BURIAL records for the youngest of Haworth's famous Bronte sisters are included in a new online archive.

Family history website findmypast.co.uk has published for the first time more than 5.4 million Yorkshire registers, including births, deaths and marriages.

The Yorkshire Digitisation project, launched two years ago, comprises scanned images of original handwritten registers and marks the final phase of a collection spanning the years 1538 to 1990.

Anne Bronte can be found in the burial records for St Mary's Parish Church, in Scarborough.

While the rest of her siblings were buried in the family vault at Haworth, Anne was laid to rest at St Mary's churchyard, beneath the castle walls overlooking the bay.

Her health had begun to deteriorate after the death of her sister Emily in December, 1848.

She was taken to Scarborough in the belief the sea air would help her.

Accompanying her were sister Charlotte and Charlotte’s friend, Ellen Nussey.

En route to the coast, they spent a day and a night in York, where – escorting Anne around in a wheelchair – they did some shopping and at Anne's request, visited the minster.

In Scarborough, Anne's condition worsened and she died on May 28, 1849.

At that time St Mary's Church was being rebuilt, so the funeral service was held at Christ Church in the town.

The service took place within two days of her death, which unfortunately didn't allow her father Patrick time to make the 70-mile journey to attend.

In 2011, the Bronte Society installed a new plaque at Anne's grave as the original stone was badly eroded and no longer legible.

The online archive also includes many other famous 'sons and daughters' from the county.

It features the marriage register for poet William Wordsworth and his childhood friend Mary Hutchinson, who wed in the parish of Brompton on October 4, 1802.

And the baptism of anti-slavery campaigner William Wilberforce appears in the register for Holy Trinity Church, Hull, on September 21, 1759.

Chris Webb, of the Yorkshire Digitisation consortium, said: "Yorkshire historically has about ten per cent of the people of England and Wales, so this latest launch of family data is a big step forward for many people.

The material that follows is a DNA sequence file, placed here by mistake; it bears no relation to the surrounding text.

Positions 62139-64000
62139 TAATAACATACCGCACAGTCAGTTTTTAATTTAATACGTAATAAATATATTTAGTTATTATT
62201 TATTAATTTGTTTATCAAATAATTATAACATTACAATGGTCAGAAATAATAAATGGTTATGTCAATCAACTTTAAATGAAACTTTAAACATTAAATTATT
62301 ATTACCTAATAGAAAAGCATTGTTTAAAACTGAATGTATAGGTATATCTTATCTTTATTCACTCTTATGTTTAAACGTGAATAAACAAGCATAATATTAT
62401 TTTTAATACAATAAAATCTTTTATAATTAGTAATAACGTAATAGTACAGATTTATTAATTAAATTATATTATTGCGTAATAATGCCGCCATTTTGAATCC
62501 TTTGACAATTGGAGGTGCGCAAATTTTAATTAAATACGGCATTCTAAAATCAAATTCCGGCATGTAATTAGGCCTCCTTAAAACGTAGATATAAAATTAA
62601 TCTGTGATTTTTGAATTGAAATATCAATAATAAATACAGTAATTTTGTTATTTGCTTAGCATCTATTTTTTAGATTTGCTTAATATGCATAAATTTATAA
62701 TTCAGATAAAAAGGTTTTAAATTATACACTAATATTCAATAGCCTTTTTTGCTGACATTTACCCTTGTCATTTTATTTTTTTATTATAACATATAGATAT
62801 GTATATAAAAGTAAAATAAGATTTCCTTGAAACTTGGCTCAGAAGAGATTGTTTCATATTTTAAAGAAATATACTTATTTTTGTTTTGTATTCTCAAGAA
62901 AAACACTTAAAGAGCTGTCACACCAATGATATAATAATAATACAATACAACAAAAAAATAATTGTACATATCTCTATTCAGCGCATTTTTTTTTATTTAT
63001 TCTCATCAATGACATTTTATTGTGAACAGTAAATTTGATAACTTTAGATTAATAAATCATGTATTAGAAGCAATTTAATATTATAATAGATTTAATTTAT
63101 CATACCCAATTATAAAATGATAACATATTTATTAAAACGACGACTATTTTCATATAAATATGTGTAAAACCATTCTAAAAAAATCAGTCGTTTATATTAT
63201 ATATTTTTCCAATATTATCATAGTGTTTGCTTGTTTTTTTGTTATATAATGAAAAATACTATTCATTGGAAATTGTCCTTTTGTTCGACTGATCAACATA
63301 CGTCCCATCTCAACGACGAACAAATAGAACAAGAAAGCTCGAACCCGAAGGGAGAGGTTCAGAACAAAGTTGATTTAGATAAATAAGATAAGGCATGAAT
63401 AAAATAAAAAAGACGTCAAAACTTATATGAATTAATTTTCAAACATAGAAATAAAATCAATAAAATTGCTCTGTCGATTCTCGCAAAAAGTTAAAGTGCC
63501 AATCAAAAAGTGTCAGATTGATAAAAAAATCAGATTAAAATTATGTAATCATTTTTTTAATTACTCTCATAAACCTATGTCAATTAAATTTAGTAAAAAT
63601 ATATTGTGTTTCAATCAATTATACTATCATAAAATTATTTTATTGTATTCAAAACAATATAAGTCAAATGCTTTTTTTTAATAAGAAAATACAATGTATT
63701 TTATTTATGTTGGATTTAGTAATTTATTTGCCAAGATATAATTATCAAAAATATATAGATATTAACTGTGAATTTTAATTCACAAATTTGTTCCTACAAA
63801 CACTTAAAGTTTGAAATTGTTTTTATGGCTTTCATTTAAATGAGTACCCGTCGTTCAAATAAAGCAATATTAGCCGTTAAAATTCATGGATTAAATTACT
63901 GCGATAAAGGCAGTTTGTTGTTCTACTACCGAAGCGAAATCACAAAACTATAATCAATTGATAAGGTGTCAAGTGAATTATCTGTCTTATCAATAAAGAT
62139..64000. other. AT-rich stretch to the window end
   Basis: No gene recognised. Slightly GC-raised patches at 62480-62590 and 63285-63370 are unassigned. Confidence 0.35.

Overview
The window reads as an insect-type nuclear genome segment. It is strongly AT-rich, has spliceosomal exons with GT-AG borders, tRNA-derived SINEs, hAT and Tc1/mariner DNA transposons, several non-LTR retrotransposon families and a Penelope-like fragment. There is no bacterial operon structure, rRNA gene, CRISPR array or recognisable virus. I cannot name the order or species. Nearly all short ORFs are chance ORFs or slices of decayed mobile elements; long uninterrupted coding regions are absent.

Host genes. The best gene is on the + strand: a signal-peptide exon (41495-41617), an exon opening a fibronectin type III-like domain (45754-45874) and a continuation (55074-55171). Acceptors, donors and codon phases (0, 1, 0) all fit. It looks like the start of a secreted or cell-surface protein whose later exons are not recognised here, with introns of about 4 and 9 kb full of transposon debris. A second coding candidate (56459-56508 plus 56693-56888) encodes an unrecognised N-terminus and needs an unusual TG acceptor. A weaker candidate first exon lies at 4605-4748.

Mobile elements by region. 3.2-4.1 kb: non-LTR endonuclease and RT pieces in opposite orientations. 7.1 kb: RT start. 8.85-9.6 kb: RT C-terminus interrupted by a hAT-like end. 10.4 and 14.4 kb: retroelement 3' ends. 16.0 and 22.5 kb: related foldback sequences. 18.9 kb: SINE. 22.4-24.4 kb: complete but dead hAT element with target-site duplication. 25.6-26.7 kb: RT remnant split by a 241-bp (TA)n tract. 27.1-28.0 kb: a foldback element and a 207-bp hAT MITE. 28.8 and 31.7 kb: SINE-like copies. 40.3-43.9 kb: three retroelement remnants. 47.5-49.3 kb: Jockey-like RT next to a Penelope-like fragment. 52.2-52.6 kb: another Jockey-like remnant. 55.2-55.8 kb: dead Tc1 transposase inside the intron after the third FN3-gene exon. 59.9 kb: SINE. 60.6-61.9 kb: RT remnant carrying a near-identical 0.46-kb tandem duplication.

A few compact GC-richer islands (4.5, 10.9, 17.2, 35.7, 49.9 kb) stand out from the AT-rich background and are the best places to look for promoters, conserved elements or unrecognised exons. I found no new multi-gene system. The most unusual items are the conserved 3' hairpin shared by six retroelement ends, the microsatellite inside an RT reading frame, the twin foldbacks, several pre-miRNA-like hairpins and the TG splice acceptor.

"It's really important to make access to archives as easy as possible and this collaboration with Findmypast is a major contribution to that important goal."

Debra Chatfield, a family historian at Findmypast, said the Yorkshire collection was one of the largest regional parish record archives available anywhere online.

"It contains some truly wonderful gems," she added.

"Now that this landmark collection is complete, records for the whole county are available to search in one place, enabling people all around the world to discover fascinating details of Yorkshire ancestors they didn’t know they had.

"Every release of digital records is an event, but this one really is important.

"They are full of fascinating details of Yorkshire life through the ages.

"As the provenances of the records are defined by historical – rather than modern – boundaries, areas now outside of today's Yorkshire such as County Durham are also covered."

Burial registers from parish churches across Yorkshire give evidence of the scale of the 1832 cholera epidemic and reveal details of the deaths of soldiers in the 1645 civil war.

Everyday tragedies are also captured.

Over centuries when childbirth was still highly dangerous, it was not uncommon to find instances of children's first names being recorded as 'Stillborn'

More bizarre deaths recorded include an entry in the parish burial register for Kirby Wiske, which says that on July 7, 1791, Richard Sturdy, John Cartman and Rich'd Sturdy were "poisoned by neglect of a servant girl in making a pudding".

Visit findmypast.co.uk to explore the records.